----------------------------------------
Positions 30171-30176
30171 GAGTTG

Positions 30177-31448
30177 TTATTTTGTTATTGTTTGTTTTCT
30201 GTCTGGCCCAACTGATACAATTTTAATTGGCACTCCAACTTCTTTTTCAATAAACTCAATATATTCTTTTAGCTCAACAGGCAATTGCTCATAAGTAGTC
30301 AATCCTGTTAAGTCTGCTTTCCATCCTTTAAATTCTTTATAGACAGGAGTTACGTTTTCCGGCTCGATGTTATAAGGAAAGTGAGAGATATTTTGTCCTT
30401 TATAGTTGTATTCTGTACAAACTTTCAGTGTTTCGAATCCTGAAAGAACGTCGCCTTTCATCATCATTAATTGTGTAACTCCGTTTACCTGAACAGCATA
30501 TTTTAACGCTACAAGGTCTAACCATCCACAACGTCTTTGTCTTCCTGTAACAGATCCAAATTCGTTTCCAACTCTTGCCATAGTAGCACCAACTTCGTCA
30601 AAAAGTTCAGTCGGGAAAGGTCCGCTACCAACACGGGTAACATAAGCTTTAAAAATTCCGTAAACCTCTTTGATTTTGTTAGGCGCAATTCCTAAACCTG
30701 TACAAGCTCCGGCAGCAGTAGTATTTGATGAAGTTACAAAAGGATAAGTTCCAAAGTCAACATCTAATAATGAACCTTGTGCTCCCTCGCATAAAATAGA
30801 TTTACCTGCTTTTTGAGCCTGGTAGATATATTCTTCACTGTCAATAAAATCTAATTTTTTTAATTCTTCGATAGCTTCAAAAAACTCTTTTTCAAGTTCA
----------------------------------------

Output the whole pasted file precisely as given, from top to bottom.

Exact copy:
Positions 30171-30176
30171 GAGTTG

Positions 30177-31448
30177 TTATTTTGTTATTGTTTGTTTTCT
30201 GTCTGGCCCAACTGATACAATTTTAATTGGCACTCCAACTTCTTTTTCAATAAACTCAATATATTCTTTTAGCTCAACAGGCAATTGCTCATAAGTAGTC
30301 AATCCTGTTAAGTCTGCTTTCCATCCTTTAAATTCTTTATAGACAGGAGTTACGTTTTCCGGCTCGATGTTATAAGGAAAGTGAGAGATATTTTGTCCTT
30401 TATAGTTGTATTCTGTACAAACTTTCAGTGTTTCGAATCCTGAAAGAACGTCGCCTTTCATCATCATTAATTGTGTAACTCCGTTTACCTGAACAGCATA
30501 TTTTAACGCTACAAGGTCTAACCATCCACAACGTCTTTGTCTTCCTGTAACAGATCCAAATTCGTTTCCAACTCTTGCCATAGTAGCACCAACTTCGTCA
30601 AAAAGTTCAGTCGGGAAAGGTCCGCTACCAACACGGGTAACATAAGCTTTAAAAATTCCGTAAACCTCTTTGATTTTGTTAGGCGCAATTCCTAAACCTG
30701 TACAAGCTCCGGCAGCAGTAGTATTTGATGAAGTTACAAAAGGATAAGTTCCAAAGTCAACATCTAATAATGAACCTTGTGCTCCCTCGCATAAAATAGA
30801 TTTACCTGCTTTTTGAGCCTGGTAGATATATTCTTCACTGTCAATAAAATCTAATTTTTTTAATTCTTCGATAGCTTCAAAAAACTCTTTTTCAAGTTCA